A NATIONAL campaign calling for parents of premature and sick babies to be given better financial and emotional support has been backed by Monmouth MP David Davies.
The UK charity Bliss, which works to ensure that premature and sick babies survive and go on to have the best possible quality of life, is spearheading the campaign.
It uses a report it produced to highlight the financial burden to families whose baby is admitted to neonatal care.
The report, entitled “It’s not a game: The very real costs of having a premature or sick baby”, is based on the experiences of 1,300 families in England, Scotland and Wales.
It found parents faced spiralling costs averaging over £280 per week during their baby’s stay in hospital, including paying for accommodation, food and drink, and transport.
Two thirds of parents also stated their mental health had worsened as a result of the extra pressure.
In a series of recommendations to help relieve pressure on families, Bliss wants parents travelling more than 20 miles to see their baby in hospital to have their costs reimbursed.
Bliss also believes parents should have access to free parking (if they are not already getting it) and accommodation so they can be near their baby, as well as meals provided and access to childcare at the hospital.
Mr Davies pledged his support to the campaign after meeting with constituent and Bliss campaigner Vicky Gray.
Her son Kieron was born at just 24 weeks and wasn’t expected to live beyond his first 24 hours. He survived and was discharged after spending 15 weeks in hospital.
“We also had a 17 month-old daughter at the time and my husband lost his job a week after the birth,” said Mrs Gray, who lives in Croesyceiliog.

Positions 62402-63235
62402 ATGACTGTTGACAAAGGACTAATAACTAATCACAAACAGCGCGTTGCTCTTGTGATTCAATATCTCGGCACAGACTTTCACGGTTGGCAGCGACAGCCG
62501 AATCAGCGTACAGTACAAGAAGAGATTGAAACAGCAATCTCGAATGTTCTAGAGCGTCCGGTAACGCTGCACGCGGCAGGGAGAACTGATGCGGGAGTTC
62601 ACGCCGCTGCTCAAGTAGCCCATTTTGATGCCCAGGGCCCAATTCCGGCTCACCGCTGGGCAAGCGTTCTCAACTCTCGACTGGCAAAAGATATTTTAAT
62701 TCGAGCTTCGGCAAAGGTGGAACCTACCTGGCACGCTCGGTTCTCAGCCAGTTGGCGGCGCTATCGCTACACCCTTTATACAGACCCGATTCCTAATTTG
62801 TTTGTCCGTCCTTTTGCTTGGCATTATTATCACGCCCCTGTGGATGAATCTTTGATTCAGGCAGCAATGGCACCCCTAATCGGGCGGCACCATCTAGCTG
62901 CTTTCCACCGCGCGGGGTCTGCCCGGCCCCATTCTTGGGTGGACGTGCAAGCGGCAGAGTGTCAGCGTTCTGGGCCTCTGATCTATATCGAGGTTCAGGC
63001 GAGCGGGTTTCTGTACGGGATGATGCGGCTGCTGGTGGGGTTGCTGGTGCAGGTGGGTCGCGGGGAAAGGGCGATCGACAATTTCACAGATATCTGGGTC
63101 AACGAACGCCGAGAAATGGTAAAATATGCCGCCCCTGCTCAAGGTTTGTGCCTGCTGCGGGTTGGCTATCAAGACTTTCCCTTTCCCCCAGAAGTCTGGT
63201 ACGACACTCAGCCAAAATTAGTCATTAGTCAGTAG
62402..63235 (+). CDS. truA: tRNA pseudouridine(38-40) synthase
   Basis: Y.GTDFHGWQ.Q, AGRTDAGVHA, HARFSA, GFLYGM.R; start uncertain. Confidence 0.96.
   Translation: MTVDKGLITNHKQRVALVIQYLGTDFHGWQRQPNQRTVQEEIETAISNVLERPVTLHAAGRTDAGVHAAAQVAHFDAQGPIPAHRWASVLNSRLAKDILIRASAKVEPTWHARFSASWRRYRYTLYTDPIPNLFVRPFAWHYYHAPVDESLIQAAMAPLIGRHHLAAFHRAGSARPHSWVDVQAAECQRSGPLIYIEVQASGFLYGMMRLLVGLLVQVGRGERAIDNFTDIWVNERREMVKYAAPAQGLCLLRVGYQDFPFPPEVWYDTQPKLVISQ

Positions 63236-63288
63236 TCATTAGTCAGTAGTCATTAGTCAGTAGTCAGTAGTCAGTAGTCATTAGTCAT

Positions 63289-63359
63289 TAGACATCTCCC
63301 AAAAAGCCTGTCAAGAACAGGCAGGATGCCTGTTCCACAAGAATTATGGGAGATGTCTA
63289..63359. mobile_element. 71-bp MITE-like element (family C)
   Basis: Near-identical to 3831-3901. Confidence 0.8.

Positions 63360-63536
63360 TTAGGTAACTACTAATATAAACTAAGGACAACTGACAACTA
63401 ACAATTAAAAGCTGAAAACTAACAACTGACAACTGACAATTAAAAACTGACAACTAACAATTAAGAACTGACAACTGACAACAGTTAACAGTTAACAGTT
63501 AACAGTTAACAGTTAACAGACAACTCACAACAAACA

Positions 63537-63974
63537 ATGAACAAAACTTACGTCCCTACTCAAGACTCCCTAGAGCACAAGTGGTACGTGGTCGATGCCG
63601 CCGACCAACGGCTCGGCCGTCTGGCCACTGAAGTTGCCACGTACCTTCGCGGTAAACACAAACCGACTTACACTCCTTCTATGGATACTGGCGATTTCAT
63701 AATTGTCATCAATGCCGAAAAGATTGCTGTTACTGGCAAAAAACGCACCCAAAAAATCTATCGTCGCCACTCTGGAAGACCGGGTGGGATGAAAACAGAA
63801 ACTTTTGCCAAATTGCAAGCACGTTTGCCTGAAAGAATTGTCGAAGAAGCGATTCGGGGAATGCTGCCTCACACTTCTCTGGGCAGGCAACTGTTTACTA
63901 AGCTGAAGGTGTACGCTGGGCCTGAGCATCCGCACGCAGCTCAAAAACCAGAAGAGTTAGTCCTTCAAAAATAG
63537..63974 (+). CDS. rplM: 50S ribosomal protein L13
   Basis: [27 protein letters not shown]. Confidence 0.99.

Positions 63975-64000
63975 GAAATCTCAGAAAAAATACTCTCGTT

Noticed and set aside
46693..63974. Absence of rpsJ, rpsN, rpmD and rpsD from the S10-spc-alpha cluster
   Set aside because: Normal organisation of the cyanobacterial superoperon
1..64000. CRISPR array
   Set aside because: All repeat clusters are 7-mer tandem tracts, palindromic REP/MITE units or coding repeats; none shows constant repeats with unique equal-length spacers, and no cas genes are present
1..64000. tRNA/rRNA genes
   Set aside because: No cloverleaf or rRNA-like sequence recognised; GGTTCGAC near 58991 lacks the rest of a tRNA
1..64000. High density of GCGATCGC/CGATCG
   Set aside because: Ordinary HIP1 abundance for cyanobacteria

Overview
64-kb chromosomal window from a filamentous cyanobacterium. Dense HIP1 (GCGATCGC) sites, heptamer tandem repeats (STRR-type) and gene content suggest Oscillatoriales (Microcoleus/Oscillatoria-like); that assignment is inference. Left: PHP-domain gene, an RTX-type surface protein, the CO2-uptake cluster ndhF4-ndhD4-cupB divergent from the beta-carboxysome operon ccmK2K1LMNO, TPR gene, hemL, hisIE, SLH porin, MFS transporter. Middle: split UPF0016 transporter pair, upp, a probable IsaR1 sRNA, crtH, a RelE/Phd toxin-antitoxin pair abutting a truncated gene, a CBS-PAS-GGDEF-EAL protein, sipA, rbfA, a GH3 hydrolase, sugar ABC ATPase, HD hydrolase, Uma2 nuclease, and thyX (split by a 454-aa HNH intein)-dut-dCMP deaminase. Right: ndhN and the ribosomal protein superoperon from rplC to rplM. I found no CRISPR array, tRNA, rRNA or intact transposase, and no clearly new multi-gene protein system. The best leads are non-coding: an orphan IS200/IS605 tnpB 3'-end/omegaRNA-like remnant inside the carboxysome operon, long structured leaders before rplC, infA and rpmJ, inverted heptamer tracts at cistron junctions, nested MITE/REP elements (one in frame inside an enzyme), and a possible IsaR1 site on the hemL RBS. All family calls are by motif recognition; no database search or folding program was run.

“The Bliss report highlights the extra costs that families like mine, whether working or not, are faced with.
“Bliss have been an amazing source of information and support for me through some tough and difficult times.”
Alongside campaigning for the charity, Mrs Gray is a volunteer for Bliss and spends several hours per week on the neonatal unit at the Royal Gwent Hospital in Newport offering parental help and support. She is also a parent representative for the Wales Neonatal Network.
Mr Davies, a father of three, added:
“It was very moving to meet with Vicki and to hear the stories of those who have been helped by Bliss.
“Volunteers like Vicki who have personal understanding of the problems of an early birth are able to offer advice and a listening ear to those who are going through the same experience.
“I am delighted to support Bliss to ensure all babies born premature and sick and their families get the vital support they need.”
For further information, visit www.bliss.org.uk.